Dropping in on Field Day
Field Day has a peculiar attraction for most hams. On the one hand, it is an emergency preparedness exercise, but on the other hand it is perhaps the largest Amateur Radio social event in the country. When the last full weekend in June comes around, you feel almost obligated to participate, even if it is just by yourself.
Of course, many of us can’t join the fun because of family commitments, work schedules and so on. My excuse was the fact that I promised my family a vacation back to our original hometown of Dayton, Ohio -- via Hersheypark in Hershey, Pennsylvania (a detour precipitated by pleas from my teenage daughter).
I’m not an amusement park kind of guy. Hurtling through the air upside down is not my idea of entertainment. So, I decided to drop the family at Hersheypark late Sunday morning and then search for a local club that had set up for Field Day.
Thanks to the ARRL Web, and some creative programming by ARRL Information Technology Manager Jon Bloom, KE3Z, it’s easy to find a Field Day site when you’re on the road. Our hotel was equipped with WiFi, so I jumped online and consulted the ARRL Field Day locator. Within minutes I discovered that the Lebanon Valley Society for Radio Amateurs (LVSRA) were operating in a park in Lebanon, about 15 miles east of Hershey. That looked like my best bet. After a pleasant drive through rolling farm country and the historic town of Annville, I arrived at South Hills Park in Lebanon.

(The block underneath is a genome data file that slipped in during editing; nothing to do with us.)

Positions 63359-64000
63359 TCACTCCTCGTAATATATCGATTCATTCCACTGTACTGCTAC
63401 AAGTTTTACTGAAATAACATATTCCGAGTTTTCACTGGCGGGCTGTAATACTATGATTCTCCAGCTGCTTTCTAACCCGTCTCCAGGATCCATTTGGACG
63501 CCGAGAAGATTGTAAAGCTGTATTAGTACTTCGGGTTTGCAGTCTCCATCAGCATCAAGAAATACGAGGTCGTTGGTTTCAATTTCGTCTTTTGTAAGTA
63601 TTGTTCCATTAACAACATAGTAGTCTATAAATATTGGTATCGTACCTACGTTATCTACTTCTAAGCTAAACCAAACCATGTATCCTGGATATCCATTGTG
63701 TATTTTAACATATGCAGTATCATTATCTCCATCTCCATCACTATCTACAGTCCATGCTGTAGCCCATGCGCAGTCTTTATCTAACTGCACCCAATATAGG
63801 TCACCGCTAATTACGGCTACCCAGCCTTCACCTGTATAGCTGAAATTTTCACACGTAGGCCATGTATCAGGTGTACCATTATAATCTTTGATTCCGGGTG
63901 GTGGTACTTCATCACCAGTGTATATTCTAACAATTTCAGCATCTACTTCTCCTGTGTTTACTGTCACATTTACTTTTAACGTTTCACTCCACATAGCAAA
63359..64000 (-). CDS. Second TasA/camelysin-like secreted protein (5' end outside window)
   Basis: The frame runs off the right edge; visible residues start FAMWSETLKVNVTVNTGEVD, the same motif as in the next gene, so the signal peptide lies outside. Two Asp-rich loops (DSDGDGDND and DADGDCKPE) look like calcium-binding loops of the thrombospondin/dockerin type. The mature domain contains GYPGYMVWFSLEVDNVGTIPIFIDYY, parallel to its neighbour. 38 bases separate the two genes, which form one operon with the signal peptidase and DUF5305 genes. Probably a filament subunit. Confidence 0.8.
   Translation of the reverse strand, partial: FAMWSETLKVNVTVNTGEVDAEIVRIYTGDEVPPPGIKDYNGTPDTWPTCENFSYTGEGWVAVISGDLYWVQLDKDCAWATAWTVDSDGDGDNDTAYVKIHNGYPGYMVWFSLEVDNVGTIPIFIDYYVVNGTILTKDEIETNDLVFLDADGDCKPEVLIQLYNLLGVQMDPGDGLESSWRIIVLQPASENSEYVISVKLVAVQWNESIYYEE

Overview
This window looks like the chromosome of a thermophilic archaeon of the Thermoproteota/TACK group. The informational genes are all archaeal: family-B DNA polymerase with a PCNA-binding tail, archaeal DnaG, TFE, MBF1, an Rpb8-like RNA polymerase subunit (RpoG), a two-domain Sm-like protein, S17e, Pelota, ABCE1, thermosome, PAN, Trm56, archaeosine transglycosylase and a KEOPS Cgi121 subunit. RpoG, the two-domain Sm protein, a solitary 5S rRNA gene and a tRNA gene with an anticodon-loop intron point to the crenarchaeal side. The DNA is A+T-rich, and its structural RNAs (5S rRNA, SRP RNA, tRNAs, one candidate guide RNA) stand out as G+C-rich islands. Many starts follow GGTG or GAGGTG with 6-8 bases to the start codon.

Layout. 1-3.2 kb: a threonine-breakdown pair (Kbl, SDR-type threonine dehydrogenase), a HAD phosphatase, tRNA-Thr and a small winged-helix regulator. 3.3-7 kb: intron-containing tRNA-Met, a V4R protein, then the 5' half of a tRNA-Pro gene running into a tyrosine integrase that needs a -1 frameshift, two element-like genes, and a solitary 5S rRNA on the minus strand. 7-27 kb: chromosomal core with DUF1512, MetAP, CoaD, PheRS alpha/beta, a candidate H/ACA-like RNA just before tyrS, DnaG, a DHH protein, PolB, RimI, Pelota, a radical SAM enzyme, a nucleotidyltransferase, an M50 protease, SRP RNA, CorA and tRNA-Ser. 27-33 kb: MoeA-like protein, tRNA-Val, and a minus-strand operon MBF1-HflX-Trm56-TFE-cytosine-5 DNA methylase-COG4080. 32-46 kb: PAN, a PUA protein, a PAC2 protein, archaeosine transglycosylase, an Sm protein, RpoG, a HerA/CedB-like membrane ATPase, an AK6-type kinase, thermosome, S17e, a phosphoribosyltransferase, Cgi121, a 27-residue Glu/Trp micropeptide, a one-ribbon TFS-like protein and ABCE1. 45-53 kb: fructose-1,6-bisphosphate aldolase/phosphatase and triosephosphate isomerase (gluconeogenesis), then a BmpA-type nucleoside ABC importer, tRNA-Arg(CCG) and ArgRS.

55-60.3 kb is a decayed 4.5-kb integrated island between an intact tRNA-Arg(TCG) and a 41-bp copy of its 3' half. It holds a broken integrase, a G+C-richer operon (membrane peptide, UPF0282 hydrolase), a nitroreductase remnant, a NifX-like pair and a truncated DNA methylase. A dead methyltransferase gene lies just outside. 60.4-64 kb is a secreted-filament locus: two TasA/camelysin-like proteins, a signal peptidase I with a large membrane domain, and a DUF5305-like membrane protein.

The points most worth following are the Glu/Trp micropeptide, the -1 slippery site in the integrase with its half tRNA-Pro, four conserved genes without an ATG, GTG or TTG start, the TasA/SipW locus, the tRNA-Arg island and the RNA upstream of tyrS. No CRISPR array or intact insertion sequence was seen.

I found the LVSRA gang easily. It was hard to miss the two trailers and the 20 meter beam antenna held aloft by a “cherry picker.” They were a friendly bunch and didn’t mind taking a break to brief me on their Field Day activities.
The LSVRA had operated SSB, CW and some PSK31 on several bands from 80 meters through 70 cm. Their low-slung 80 meter NVIS antenna allowed them to blanket the entire eastern US and their 20-meter beam reaped a substantial number of contacts. According to one gentleman, their VHF operators were treated to a 6 meter band opening to the Midwest and West late Saturday night.
LVSRA club President Doug LeFever, W3DL, said they enjoyed a good turnout from the membership. It’s easy to see why. South Hills Park is a beautiful setting for the event and you couldn’t ask for better weather. As Doug added, “The camaraderie and food are the biggest draws.”
My visit was brief, but I came away satisfied. My only regret was that I hadn’t arrived earlier. By the time I showed up, they were beginning to wind down their operation. Even so, it was obvious that the group had enjoyed themselves. They took Field Day seriously in the sense that they wanted to do well, but they never lost sight of the need to simply have fun at the same time. If the LVSRA is a typical Amateur Radio club, our future is secure.
I rejoined my weary (but happy) family later in the day. Needless to say, they didn’t see my experience as being quite the same as a turn on the Sooperdooperlooper, but I disagreed. Catching a bit of the Field Day spirit beats shrieking in terror at 60 MPH any day.
Steve Ford, WB8IMY, is the Editor of QST magazine. You can contact him at firstname.lastname@example.org.
Steve Ford, WB8IMY